Whether you are on an organised walking safari, on your own hike, or just walking from the car to your tent in the bush, it is possible that you will come across some of Africa's larger animals at close quarters. Invariably, the danger is much less than you imagine, and a few basic guidelines will enable you to cope effectively with most situations.
Firstly, don't panic. Console yourself with the fact that animals are not normally interested in people. You are not their normal food, or their predator. If you do not annoy or threaten them, you will be left alone.
If you are walking to look for animals, then remember that this is their environment, not yours. Animals have been designed for the bush, and their senses are far better attuned to it than your are. To be on less unequal terms, remain alert and try to spot them from a distance. This gives you the option of approaching carefully, or staying well clear.
Finally, the advice of a good guide is more valuable than the simplistic comments noted here. Animals, like people, are all different. So whilst we can generalise here and say how the 'average' animal will behave – the one that's glaring over a small bush at you may have had a really
bad day, and be feeling much more grumpy than average.
Here are a few general comments on how to deal with some potentially dangerous situations.
This is probably the continent's most dangerous animal to hikers, but there is a difference between the old males, often encountered on their own or in small groups, and large breeding herds.
Lone male buffalo are easily surprised. If they hear or smell anything amiss, they will charge without provocation – motivated by a fear that something is sneaking up on them. Buffalo have an excellent sense of smell, but fortunately they are short-sighted. Avoid a charge by quickly climbing the nearest tree, or by side-stepping at the last minute. If adopting the latter, more risky, technique then stand motionless until the last possible moment, as the buffalo may well miss you anyhow.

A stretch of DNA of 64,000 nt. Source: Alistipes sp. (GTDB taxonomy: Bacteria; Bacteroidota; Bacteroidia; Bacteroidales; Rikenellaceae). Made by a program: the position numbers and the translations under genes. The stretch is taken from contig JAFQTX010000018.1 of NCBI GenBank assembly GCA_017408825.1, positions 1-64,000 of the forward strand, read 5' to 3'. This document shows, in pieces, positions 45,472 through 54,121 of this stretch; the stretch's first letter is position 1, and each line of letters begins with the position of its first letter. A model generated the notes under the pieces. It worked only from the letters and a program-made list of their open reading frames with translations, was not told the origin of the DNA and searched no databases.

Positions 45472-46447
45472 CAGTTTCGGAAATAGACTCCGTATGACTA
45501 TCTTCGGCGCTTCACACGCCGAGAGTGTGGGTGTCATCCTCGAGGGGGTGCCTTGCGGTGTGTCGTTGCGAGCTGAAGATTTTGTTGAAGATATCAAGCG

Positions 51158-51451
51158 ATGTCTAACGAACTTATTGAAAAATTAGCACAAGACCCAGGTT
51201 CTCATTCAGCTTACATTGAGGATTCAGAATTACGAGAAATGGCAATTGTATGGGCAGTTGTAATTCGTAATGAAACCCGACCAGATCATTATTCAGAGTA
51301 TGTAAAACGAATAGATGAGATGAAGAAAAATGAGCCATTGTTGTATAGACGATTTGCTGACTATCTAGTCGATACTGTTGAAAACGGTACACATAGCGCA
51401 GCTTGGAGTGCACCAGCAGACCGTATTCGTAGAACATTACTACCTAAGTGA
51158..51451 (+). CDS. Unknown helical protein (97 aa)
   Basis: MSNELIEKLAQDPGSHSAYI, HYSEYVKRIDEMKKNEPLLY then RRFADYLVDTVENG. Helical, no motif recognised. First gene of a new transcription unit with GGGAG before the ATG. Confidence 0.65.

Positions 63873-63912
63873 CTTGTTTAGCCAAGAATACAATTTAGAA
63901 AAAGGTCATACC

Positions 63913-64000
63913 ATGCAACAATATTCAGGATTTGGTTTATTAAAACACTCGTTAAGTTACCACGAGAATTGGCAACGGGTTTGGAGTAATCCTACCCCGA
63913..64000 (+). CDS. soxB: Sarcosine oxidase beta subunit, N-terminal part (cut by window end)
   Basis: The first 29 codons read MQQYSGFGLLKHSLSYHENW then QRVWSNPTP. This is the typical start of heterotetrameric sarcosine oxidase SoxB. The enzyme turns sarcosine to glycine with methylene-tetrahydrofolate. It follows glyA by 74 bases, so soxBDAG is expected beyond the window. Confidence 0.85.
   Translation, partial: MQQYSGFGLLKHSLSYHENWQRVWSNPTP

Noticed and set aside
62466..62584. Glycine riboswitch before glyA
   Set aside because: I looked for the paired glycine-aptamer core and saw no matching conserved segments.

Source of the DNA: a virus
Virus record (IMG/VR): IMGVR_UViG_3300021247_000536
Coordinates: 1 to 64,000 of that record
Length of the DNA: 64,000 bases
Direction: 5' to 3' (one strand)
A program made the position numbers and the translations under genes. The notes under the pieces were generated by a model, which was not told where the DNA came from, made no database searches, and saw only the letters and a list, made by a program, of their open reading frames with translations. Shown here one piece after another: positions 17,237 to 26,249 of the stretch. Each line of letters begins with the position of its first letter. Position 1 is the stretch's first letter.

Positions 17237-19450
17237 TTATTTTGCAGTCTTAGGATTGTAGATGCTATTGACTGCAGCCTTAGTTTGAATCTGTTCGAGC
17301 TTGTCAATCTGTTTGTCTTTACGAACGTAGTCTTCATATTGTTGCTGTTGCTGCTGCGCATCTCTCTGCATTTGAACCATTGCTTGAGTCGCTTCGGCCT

The large breeding herds can be treated in a totally different manner. If you approach them in the open, they will often flee. Occasionally though, they will stand and watch, moving aside to allow you to pass through the middle of the herd. Neither encounter is for the faint-hearted or inexperienced, so steer clear of these dangerous animals wherever possible.
The Kaokoveld has one of the world's best populations of black rhino – a real success story for Namibian conservation. However, if you are lucky enough to find one, and then unlucky enough to be charged by it, use the same tactics as you would for a buffalo: tree-climbing or dodging at the last second. (It is amazing how fast even the least athletic walker will scale the nearest tree when faced with a charging rhino.)
If there are no trees in the vicinity, you have a problem. Your best line of defence is probably to crouch very low, so you don't break the skyline, and remain motionless.
Normally elephants are only a problem if you disturb a mother with a calf, or approach a male in musth (state of arousal). So keep well away from these. However, after decades of persecution, Namibia's 'desert elephants' have a reputation for almost unprovoked aggression. Many people (mostly local villagers) are killed by them each year. The moral is to give these elephants a very wide berth, and to be extremely cautious when in areas where they are likely to be found.
Normally, if you get too close to an elephant, it will first scare you with a 'mock charge': head up, perhaps shaking; ears flapping; trumpeting. Lots of sound and fury. This is intended to be frightening, and it is. But it is just a warning and no cause for panic. Just freeze to assess the elephant's intentions, then back off slowly.